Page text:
A meteor has a speed of 83.0 m/s when 811 km above the Earth. It is falling vertically (ignore air resistance) and strikes a bed of sand in which it is brought to rest in 3.31 m. What is its speed just before striking the sand? So here is the formula that I have but it doesn't give me the right answer. v=square root of (Vi^2 + 2G(Mass of the Earth)/(Radius of the Earth*1-1/3.31) I get 9337.6 m/s. Does anyone see where my mistake is?
Use the following expression for potential energy [tex]V = -GMm/r [/tex] In the [tex]r[/tex] above, don't forget to inculde earth's radius too. Use energy conservation for the initial point and the point just before striking. You don't need to do anything with the sand spacetime www.geocities.com/physics_all/index.html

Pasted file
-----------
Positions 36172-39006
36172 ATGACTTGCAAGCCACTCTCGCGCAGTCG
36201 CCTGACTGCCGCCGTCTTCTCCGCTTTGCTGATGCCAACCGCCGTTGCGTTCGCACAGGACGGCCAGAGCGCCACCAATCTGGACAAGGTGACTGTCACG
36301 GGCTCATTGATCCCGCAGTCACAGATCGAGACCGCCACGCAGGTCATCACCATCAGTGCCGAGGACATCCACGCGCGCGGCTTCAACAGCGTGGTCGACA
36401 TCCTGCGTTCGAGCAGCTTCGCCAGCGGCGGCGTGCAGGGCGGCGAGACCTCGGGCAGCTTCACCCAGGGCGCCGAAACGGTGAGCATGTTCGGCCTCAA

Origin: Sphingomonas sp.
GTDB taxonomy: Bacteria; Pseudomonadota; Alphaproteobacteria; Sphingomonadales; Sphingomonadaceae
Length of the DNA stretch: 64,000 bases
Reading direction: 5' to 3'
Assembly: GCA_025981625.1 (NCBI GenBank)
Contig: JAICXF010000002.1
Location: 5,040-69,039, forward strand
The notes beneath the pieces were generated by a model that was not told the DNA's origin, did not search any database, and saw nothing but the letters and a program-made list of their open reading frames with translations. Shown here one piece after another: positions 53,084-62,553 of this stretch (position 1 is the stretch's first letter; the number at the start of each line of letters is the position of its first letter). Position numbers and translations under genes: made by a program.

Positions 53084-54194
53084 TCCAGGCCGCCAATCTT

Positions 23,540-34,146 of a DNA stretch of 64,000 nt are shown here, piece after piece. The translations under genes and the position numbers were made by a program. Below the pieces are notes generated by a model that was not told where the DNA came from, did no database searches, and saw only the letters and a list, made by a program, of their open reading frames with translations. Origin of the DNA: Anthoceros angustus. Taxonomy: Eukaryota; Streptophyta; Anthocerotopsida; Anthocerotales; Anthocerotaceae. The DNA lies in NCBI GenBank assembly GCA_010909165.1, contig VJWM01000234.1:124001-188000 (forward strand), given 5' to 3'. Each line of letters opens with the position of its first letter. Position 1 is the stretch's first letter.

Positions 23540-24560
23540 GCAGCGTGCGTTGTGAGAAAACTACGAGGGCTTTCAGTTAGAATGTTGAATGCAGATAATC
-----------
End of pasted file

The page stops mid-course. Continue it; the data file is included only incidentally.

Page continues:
With the above equation, you need to use it twice! You must find the difference in PE between the two distances from the Earth's center. THe change in PE equals the gain in KE. It occurs to me. Wouldn't it be neat to see a meteor that ignores air resistance?
So you mean use the formula V=GMm/R+r - GMm/R and that will give me the velocity just before it hits? What about the initial velocity? Does that go in there somewhere?
As Vector Sum and spacetime have explained, mechanical energy is conserved. This means that the decrease in gravitational PE will equal the increase in kinetic energy.